Monday, December 14, 2009

Darwinian Economics ;)

When Darwin proposed his theory of evolution and survival of the fittest he was right in more than one way. In today's market the only businesses that survive are those that are able to adapt to the uncertain economic conditions. In such an environment we as IT Professionals share a similar fate, we must be fast, agile & able to adapt. For, it is us the IT professionals that must support the constantly changing aspects of the business. It is with these thoughts in mind that I've continuously worked towards developing those traits that would allow me to be agile and effective under any circumstances.
As a Software Architect and Technical Lead, I've tried to position myself in a way that allows me to be quickly effective in a variety of projects. Jumping from the project a to project b and now to project c, here are some of my thoughts regarding what the those traits needed for such an environment are.

1. Thinking of Reusability: When I take on any project, I always think to myself how do build it so that I can leverage it in the future. It is with this idea that I've been able to accumulate a framework and a set of proven patterns and practices that allow me to hit the ground running when I approach new projects.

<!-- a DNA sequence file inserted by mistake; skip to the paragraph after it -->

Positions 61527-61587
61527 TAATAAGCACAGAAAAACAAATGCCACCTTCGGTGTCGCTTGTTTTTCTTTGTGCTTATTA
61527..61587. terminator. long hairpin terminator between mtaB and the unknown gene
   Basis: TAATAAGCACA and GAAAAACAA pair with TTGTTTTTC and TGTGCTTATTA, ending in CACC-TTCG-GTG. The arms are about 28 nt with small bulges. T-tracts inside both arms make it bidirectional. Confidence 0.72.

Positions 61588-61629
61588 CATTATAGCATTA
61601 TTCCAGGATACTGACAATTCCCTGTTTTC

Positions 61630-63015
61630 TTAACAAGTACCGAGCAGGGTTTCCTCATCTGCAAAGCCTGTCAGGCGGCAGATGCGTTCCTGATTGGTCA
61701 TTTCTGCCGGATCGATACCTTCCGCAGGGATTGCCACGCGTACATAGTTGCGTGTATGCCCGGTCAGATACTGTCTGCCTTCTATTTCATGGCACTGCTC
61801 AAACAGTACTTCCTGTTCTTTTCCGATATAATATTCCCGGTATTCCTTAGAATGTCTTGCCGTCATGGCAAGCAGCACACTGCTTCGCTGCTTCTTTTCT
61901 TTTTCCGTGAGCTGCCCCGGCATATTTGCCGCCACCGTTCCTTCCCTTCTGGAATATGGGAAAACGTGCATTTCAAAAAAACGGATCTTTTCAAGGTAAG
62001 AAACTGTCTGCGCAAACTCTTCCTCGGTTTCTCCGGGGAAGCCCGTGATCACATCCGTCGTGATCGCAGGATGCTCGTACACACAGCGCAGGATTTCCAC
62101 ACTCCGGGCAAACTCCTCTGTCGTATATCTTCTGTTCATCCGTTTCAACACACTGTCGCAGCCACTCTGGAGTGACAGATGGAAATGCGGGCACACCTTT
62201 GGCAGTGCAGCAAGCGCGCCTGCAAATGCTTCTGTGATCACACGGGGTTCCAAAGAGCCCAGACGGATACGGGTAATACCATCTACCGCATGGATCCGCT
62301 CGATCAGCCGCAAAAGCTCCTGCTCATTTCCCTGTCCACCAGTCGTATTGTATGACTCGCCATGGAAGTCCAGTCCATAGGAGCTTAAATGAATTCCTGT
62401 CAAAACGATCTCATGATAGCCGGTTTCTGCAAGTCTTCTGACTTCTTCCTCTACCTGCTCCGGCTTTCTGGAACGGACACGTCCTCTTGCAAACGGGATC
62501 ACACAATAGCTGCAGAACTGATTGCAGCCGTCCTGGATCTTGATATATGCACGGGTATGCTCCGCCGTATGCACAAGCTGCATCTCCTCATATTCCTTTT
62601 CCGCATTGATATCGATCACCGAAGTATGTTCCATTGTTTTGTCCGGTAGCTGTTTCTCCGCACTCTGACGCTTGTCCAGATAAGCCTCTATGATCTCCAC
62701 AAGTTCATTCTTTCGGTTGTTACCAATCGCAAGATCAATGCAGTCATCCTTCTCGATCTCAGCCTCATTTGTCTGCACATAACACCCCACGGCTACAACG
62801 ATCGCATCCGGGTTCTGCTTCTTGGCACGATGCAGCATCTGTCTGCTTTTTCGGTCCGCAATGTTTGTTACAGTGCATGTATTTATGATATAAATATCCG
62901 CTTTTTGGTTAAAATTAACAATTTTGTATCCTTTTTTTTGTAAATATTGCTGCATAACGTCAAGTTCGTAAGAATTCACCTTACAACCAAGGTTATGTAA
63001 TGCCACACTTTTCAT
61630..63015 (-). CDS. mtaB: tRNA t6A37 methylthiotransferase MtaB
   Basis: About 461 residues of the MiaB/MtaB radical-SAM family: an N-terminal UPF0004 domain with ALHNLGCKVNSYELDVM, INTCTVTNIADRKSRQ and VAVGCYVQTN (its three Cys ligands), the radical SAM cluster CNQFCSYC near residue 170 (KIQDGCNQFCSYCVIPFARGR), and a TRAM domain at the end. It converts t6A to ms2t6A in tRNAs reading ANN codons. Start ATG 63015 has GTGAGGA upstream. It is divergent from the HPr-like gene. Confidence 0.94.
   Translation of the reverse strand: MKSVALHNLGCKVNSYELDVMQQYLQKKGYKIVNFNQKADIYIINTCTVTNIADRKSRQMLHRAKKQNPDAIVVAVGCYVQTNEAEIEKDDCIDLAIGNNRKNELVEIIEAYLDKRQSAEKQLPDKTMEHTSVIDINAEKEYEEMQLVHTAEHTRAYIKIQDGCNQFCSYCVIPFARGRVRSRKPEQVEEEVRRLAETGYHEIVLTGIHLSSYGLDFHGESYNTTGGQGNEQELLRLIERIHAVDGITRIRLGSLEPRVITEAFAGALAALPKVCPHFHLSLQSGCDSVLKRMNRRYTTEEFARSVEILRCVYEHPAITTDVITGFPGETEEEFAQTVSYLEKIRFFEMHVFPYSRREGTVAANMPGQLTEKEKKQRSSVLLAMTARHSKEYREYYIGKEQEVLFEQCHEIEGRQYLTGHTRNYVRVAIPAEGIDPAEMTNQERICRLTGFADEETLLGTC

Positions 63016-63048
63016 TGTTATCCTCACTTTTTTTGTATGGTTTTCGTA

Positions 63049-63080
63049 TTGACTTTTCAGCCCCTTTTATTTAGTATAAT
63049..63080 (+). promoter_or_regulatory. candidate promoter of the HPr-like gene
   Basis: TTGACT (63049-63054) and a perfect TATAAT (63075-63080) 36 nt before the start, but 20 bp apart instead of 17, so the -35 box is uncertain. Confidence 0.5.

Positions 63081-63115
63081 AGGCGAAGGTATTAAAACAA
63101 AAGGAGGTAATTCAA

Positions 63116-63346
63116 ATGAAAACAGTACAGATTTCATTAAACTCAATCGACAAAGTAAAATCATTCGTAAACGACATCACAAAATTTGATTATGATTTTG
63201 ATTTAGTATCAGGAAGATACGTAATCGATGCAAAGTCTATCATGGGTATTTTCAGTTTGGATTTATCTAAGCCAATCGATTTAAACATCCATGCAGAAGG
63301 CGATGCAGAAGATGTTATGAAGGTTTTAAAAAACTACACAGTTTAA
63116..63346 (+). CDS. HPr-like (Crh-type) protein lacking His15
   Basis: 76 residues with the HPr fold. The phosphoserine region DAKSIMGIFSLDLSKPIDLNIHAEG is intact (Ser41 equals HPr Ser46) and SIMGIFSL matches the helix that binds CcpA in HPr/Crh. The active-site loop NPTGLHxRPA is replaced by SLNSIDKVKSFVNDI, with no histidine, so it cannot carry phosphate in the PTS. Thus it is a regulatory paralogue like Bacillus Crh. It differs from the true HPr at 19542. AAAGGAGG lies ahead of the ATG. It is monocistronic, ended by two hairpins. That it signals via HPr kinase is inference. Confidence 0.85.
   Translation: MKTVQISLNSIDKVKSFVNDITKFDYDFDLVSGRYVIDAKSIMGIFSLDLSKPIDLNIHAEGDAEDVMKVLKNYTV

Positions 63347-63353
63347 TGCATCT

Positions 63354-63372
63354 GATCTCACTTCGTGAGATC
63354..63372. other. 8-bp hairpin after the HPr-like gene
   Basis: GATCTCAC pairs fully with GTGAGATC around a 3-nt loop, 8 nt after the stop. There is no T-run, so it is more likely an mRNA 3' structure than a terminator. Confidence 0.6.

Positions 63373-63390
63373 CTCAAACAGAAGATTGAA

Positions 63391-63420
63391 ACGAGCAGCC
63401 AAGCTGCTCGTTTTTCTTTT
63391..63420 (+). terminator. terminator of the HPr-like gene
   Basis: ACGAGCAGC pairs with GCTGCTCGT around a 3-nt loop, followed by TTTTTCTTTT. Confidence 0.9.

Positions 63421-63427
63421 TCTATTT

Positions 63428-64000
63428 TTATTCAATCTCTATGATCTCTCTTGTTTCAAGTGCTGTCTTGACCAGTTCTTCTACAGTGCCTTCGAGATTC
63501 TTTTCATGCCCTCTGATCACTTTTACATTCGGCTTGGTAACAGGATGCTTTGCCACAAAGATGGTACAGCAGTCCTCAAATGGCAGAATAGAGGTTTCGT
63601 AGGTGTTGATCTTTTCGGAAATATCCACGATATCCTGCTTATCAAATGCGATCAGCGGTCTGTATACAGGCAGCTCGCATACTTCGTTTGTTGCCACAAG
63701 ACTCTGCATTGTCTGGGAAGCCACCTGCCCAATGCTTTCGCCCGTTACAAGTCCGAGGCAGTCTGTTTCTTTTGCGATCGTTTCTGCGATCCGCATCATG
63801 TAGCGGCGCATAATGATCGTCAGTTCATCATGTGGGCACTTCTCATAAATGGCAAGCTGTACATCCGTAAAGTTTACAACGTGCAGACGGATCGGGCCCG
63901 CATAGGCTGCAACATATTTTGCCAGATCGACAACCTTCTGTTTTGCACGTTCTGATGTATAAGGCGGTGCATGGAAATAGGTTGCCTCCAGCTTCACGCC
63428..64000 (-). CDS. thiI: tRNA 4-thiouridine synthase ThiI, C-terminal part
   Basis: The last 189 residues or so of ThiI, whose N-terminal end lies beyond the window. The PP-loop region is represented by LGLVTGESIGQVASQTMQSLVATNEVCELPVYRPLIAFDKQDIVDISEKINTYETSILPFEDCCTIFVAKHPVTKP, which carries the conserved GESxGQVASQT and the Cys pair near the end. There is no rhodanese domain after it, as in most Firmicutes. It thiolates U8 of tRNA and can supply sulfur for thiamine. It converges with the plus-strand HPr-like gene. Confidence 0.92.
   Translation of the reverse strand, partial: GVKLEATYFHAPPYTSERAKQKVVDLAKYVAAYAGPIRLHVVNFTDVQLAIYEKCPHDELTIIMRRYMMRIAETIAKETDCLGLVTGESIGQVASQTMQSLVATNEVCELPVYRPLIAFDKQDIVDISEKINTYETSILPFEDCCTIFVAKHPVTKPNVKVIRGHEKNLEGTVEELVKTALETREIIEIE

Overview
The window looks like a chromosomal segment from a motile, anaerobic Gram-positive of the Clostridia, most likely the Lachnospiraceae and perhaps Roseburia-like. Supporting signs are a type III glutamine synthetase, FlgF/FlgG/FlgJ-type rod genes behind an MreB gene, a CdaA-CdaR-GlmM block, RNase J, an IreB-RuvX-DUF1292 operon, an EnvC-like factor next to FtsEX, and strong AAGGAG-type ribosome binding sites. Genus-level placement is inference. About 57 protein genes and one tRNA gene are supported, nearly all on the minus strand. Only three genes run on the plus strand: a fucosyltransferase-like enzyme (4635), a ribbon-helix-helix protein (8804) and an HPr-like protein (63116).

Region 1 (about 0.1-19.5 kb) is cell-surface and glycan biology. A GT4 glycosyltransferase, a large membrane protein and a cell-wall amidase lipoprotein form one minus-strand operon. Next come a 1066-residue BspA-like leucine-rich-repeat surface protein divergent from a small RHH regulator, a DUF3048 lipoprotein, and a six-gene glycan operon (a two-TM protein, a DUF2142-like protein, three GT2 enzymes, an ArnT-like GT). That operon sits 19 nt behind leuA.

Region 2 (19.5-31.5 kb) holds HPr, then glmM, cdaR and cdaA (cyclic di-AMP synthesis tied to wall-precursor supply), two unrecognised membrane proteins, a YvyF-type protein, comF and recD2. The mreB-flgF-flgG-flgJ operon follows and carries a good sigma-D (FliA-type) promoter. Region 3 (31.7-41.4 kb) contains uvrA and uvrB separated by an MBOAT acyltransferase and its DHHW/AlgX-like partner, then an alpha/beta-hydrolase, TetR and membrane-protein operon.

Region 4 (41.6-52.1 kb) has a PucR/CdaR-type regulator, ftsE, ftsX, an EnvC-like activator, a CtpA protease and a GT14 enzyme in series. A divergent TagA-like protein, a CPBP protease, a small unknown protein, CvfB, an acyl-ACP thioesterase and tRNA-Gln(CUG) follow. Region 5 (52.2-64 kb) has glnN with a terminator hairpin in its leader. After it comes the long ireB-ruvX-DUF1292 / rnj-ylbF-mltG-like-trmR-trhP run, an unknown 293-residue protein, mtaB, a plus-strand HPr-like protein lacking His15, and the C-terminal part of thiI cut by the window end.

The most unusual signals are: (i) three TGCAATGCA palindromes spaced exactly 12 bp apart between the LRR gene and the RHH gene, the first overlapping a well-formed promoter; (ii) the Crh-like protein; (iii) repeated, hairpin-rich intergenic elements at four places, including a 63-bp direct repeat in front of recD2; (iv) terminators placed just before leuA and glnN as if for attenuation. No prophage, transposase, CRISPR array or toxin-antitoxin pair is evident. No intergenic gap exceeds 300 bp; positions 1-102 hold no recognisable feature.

2. Taking the Initiative: One of the challenges that comes with reusability is that reusability lends itself to stagnation. Therefore to avoid this fate, I'm always taking the initiative in adapting the frameworks, patterns and practices I've developed to newer technologies and patterns that would give me greater reusability.
3. Building the Right Team: Having the right team is as critical to the project as having the business requirements. Without the right team, any project would be in jeopardy. So what makes the right team? To me the right team is built around trust and mutual respect. It is composed of team members that I would trust to make the right choice in my stead. Hence, when I conduct interviews I rarely focus on candidate's particular skills. Instead I'm always focusing on the choices he would make.
4. Scope Management: When it comes to achieving success and raising the victory flag it is important to know what it means to succeed. Defining a scope that allows you succeed is what I've been stressing we strive for in the projects I've worked on. The correct feature set that gives the biggest bang for the buck to the business at the right time is what defining scope is all about.
5. Agile Development Methodologies: Agile development are methods that I've tried to follow in order to gain the most and mitigate risks associated with a changing business. These methods include the focus on building bench strength and communal ownership from the beginning of a project, as well as a focus on iterative delivery of small feature sets. The methods allow for more accurate estimation of feature delivery as well as providing the ability to shift focus should the situation arise. It also plays in very nicely with our maintenance transitioning strategy and operational risk countermeasures strategies because bench strength and communal knowledge are at the core of Agile development.